Induce - definition, pronunciation, transcription

Amer.  |ɪnˈduːs|  American pronunciation of the word induce
Brit.  |ɪnˈdjuːs|  British pronunciation of the word induce
- cause to arise (syn: bring on)
induce a crisis
- cause to do; cause to act in a specified manner (syn: cause, get, have, make, stimulate)
The ads induced me to buy a VCR
- cause to occur rapidly (syn: hasten, rush, stimulate)
- reason or establish by induction
- produce electric current by electrostatic or magnetic processes (syn: induct)


The advertisement is meant to induce people to eat more fruit.

No one knows what induced him to leave.

Her illness was induced by overwork.

They will induce labor to avoid complications.

Nothing would induce me to vote for him again.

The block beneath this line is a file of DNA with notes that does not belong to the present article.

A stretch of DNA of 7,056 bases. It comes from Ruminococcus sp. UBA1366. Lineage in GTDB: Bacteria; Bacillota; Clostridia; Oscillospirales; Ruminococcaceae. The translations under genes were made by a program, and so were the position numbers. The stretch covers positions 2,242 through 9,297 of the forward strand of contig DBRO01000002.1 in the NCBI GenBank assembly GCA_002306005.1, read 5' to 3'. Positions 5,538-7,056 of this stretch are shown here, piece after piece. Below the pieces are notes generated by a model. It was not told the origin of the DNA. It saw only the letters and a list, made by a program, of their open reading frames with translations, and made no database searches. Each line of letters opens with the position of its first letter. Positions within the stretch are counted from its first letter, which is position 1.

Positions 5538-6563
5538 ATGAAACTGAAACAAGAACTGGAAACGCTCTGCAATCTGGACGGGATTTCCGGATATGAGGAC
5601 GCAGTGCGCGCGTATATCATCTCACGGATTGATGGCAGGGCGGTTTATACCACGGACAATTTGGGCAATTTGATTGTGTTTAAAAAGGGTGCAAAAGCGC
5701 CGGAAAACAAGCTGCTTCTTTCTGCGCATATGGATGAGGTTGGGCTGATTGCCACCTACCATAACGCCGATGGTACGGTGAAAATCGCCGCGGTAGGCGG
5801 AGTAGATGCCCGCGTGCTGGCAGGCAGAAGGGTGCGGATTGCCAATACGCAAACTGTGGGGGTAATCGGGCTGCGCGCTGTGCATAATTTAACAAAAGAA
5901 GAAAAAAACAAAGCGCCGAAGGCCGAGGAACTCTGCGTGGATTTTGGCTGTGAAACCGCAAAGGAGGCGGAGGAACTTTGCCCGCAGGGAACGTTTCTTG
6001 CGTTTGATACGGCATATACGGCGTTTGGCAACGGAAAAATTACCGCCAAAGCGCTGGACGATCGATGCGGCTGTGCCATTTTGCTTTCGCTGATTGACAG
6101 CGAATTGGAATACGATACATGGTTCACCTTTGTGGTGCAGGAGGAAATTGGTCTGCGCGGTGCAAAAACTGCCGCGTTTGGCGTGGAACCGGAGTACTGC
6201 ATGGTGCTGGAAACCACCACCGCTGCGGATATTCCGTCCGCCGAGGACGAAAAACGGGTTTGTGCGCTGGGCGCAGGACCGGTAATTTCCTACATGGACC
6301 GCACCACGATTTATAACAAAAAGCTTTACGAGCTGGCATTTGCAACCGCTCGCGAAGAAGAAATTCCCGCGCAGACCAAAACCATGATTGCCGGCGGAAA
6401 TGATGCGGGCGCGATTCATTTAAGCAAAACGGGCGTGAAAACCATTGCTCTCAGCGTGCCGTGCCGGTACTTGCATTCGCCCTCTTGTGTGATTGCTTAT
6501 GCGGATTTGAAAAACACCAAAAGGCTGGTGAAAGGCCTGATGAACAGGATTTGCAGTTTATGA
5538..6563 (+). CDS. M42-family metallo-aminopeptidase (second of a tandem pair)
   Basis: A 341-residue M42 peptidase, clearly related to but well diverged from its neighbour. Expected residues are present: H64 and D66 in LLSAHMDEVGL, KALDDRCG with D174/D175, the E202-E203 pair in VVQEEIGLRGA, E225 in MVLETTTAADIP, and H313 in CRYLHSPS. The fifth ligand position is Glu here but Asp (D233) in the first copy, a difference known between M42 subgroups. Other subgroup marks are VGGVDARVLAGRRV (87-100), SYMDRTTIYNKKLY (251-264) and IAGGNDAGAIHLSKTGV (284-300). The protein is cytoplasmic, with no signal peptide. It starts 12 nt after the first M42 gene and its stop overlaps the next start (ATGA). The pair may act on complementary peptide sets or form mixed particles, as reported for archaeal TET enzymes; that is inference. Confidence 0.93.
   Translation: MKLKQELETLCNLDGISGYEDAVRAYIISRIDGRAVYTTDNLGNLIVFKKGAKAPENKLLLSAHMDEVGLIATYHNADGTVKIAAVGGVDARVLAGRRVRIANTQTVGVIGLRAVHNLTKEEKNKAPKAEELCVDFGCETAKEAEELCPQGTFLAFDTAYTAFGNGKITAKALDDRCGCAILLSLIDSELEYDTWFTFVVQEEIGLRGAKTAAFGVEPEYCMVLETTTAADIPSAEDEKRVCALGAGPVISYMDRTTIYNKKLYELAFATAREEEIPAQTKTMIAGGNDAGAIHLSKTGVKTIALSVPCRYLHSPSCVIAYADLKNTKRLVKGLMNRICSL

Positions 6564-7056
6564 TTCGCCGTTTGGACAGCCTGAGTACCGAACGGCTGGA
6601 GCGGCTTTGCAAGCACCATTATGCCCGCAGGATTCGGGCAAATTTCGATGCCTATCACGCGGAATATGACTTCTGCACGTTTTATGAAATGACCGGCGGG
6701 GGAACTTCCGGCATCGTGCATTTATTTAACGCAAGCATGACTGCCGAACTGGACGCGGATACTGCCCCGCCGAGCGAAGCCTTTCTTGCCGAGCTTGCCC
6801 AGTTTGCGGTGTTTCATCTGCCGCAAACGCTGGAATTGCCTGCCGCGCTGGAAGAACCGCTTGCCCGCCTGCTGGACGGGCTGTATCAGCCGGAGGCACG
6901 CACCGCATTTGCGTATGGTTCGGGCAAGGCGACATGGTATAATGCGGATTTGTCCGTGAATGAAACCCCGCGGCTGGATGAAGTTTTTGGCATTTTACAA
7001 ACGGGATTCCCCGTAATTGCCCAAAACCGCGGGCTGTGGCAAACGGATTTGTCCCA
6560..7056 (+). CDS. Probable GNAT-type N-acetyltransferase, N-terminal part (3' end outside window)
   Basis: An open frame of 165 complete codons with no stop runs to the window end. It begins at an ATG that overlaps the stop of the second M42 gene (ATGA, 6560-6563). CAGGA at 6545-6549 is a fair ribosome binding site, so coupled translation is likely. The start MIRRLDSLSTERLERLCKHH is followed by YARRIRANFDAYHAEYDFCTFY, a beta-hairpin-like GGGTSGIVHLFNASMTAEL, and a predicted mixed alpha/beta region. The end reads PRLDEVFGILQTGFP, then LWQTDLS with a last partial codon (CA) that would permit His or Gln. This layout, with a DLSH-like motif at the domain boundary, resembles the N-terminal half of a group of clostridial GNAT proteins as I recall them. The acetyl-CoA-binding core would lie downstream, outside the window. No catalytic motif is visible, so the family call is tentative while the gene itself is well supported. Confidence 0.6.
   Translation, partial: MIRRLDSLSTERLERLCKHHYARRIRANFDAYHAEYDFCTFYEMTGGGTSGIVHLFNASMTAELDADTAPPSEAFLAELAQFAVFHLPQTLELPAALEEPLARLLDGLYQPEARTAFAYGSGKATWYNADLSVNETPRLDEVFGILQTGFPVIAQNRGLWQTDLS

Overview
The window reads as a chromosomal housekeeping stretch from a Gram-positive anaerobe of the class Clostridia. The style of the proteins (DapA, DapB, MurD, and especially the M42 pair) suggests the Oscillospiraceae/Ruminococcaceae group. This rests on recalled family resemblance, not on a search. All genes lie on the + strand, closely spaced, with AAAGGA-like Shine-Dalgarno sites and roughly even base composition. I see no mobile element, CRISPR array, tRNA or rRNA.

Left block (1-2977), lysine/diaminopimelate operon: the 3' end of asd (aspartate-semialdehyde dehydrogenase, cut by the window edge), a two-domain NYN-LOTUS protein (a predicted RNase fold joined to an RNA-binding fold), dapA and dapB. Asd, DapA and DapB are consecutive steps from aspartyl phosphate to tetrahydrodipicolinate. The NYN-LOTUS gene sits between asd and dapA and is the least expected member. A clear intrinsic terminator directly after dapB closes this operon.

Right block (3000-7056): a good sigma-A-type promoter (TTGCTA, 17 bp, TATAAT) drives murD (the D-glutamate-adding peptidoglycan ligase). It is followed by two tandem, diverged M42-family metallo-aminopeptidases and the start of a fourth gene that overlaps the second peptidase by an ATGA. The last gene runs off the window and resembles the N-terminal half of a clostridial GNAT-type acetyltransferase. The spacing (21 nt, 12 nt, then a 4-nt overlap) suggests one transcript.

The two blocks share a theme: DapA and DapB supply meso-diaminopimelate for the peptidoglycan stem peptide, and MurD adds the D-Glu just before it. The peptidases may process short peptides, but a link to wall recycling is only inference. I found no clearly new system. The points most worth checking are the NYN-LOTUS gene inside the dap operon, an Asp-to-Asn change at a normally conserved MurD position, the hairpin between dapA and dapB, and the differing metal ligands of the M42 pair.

She had to be induced because the baby was four weeks late.

The doctor decided to induce labour.

Patients with eating disorders may use drugs to induce vomiting.

From a sufficient number of results a proposition or law is induced.

The ads induced me to buy a VCR

...some people have undergone hypnotism in order to induce them to give up their smoking habit...

The patient was given an injection to induce anesthesia.

...after a prelusive dimming of the house lights intended to induce quiet, the stage curtain rose...

...Delia resorted to trickery—even loading up the fishing equipment—to induce her dog into the car for his vet appointment....

The prisoner's dilemma will induce people to behave in opportunistic ways.

Word forms

I/you/we/they: induce
he/she/it: induces
present participle: inducing
past tense: induced
past participle: induced
See also:  WebsterWiktionaryLongman